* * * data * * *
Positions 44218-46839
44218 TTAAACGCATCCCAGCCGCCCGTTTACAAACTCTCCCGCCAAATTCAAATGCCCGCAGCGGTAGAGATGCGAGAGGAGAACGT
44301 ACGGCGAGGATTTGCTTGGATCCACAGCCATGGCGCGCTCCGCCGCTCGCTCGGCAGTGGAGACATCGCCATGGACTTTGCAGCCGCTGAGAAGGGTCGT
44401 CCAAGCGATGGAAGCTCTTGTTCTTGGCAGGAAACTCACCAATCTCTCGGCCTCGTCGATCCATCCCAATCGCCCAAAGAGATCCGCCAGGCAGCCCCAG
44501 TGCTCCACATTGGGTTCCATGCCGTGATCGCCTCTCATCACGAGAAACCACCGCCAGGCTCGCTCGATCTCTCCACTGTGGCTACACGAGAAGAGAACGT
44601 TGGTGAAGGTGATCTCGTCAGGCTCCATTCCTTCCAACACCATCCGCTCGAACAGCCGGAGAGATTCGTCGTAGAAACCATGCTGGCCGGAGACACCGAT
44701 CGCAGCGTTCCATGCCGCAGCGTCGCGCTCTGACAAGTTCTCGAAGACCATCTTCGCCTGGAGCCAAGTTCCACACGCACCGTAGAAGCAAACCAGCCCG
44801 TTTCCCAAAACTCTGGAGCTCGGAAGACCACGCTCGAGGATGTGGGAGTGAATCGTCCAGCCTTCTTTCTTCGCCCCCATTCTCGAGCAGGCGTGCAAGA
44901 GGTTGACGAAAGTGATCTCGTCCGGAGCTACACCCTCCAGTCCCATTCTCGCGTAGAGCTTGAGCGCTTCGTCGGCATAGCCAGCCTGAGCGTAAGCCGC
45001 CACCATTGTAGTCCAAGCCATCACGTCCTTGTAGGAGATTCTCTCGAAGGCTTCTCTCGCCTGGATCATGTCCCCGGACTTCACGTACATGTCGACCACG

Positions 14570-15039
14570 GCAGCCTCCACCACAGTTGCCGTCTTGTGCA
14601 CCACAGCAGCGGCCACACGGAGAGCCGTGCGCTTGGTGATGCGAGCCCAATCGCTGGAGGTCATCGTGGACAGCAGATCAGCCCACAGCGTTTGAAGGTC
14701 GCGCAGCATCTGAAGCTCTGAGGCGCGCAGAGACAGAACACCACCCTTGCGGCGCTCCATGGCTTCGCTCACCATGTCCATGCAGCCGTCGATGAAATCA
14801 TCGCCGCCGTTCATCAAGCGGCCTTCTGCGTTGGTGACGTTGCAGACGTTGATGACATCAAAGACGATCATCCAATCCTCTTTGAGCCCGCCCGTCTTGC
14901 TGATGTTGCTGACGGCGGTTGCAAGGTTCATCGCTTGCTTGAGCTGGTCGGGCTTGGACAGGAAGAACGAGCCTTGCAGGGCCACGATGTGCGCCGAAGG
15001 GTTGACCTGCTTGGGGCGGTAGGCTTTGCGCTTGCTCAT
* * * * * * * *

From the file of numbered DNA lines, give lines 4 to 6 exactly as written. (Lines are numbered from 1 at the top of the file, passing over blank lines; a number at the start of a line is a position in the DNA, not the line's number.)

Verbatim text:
44401 CCAAGCGATGGAAGCTCTTGTTCTTGGCAGGAAACTCACCAATCTCTCGGCCTCGTCGATCCATCCCAATCGCCCAAAGAGATCCGCCAGGCAGCCCCAG
44501 TGCTCCACATTGGGTTCCATGCCGTGATCGCCTCTCATCACGAGAAACCACCGCCAGGCTCGCTCGATCTCTCCACTGTGGCTACACGAGAAGAGAACGT
44601 TGGTGAAGGTGATCTCGTCAGGCTCCATTCCTTCCAACACCATCCGCTCGAACAGCCGGAGAGATTCGTCGTAGAAACCATGCTGGCCGGAGACACCGAT